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Daddy Day Camp DVD Review

Daddy Day Camp movie poster Daddy Day Camp

Theatrical Release: August 8, 2007 / Running Time: 89 Minutes / Rating: PG

Director: Fred Savage / Writers: Geoff Rodkey, J. David Stern, David N. Weiss

Cast: Cuba Gooding, Jr. (Charlie Hinton), Lochlyn Munro (Lance Warner), Richard Gant (Colonel Buck Hinton), Tamala Jones (Kim Hinton), Paul Rae (Phil), Joshua McLerran (Dale), Spencir Bridges (Ben Hinton), Brian Doyle-Murray (Uncle Morty), Dallin Boyce (Max), Telise Galanis (Juliette), Taggart Hurtubise (Carl), Molly Jepson (Becca), Tad D'Agostino (Robert), Tyler Rawlings (Billy), Talon Ackerman (Jack), Zachary Allen (Mullet Head), Sean Patrick Flaherty (Bobby J), Richard J. Clifford (Thumson), Frank Gerrish (Plumber), Paul Kiernan (Bill), JJ Neward (Syl), Christy Summerhays (Margo)

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If you were asked a year ago to make a list of ten family films released this decade that you'd want a sequel to, I'm almost positive Daddy Day Care wouldn't be on it. In fact, you could expand the list to twenty or thirty and while you might have to rack your brain for entries, you'd probably still overlook that kid-friendly 2003 Eddie Murphy comedy.

Alas, there's this hip saying that "money talks." Day Care earned over $100 million in North America and an additional $60 M overseas. If Sony was willing to make a follow-up to the universally panned Baby Geniuses (worldwide gross: $36 million), one can't really be surprised the studio would want to turn Daddy from a hit into a franchise.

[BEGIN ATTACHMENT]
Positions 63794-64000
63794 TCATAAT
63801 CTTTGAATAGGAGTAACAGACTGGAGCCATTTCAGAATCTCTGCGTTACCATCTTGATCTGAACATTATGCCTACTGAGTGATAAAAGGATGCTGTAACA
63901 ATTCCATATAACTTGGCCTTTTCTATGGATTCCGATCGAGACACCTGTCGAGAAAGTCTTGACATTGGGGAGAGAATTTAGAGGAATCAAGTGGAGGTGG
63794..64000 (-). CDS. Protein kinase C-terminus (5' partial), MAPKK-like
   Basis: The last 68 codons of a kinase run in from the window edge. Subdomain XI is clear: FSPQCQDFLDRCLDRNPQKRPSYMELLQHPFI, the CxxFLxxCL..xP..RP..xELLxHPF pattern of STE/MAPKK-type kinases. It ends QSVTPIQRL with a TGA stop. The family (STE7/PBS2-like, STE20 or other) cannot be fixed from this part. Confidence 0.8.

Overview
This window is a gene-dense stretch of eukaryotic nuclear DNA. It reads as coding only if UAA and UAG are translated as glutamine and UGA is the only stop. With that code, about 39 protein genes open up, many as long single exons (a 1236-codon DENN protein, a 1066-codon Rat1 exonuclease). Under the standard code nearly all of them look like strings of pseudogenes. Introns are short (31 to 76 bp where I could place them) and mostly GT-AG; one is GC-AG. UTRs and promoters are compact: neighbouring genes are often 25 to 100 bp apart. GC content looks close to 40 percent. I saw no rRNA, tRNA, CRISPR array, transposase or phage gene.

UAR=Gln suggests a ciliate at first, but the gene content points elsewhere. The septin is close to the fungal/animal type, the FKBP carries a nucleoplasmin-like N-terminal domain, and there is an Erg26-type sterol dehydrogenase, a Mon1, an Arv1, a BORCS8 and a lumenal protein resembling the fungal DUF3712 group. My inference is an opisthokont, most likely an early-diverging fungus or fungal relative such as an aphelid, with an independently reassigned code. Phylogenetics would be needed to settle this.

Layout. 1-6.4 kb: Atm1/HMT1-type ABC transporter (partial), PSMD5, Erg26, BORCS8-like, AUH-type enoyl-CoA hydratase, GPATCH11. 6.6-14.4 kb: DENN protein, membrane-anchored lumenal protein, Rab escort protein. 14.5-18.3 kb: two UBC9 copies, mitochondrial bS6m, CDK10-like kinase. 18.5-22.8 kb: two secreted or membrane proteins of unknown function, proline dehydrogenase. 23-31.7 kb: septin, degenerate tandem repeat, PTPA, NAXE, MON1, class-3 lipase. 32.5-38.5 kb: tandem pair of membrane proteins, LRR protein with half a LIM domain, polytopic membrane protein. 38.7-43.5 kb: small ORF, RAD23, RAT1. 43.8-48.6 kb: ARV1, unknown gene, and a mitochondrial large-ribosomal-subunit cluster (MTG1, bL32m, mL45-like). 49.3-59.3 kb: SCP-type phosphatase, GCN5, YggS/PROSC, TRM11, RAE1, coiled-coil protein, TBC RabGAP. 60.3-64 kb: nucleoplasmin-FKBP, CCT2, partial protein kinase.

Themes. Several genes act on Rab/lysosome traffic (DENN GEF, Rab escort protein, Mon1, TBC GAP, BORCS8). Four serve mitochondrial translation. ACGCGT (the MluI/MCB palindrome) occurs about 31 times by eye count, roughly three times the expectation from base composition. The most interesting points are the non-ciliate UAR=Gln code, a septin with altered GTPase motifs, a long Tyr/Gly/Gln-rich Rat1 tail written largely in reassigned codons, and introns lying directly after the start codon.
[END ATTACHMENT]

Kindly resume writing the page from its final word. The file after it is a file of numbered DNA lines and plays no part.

They succeeded in that Daddy Day Camp is a sequel and one which alphabetically is guaranteed to be its predecessor's shelf neighbor for a very long time to come. It arrived in theaters last summer, the same season that gave us more of Spider-Man, Shrek, and the Pirates of the Caribbean. Even with the art of sequels in full bloom, the approach taken here can easily be labeled a bit unexpected.

Eddie Murphy, the veteran funnyman who has done half a filmography's worth of sequels (including such clunkers as Dr. Doolittle 2 and Nutty Professor II: The Klumps), opted not to return. In his place, the producers got Cuba Gooding, Jr., an actor who won an Oscar at age 29 (for Jerry Maguire) but has since had difficulty picking a project that both moviegoers and critics have really cared for. The same thought process -- "Can we get a cheaper version of [actor name here]?" -- appears to have shaped the rest of the casting. For the "Jeff Garlin type", they chose Paul Rae (of Air Buddies fame) to play the portly sidekick. Replacing Regina King as the young wife is full-time TV guest star Tamala Jones. Serving as the obligatory kid is Spencir Bridges (son of "Diff'rent Strokes" star Todd).

The poor man's Eddie Murphy (Cuba Gooding, Jr.) and the broke man's John Goodman (Paul Rae) are surprised to see enrollment in their Daddy Day Camp has dropped to nine. The children of Camp Driftwood look to Charlie's Marine father for guidance.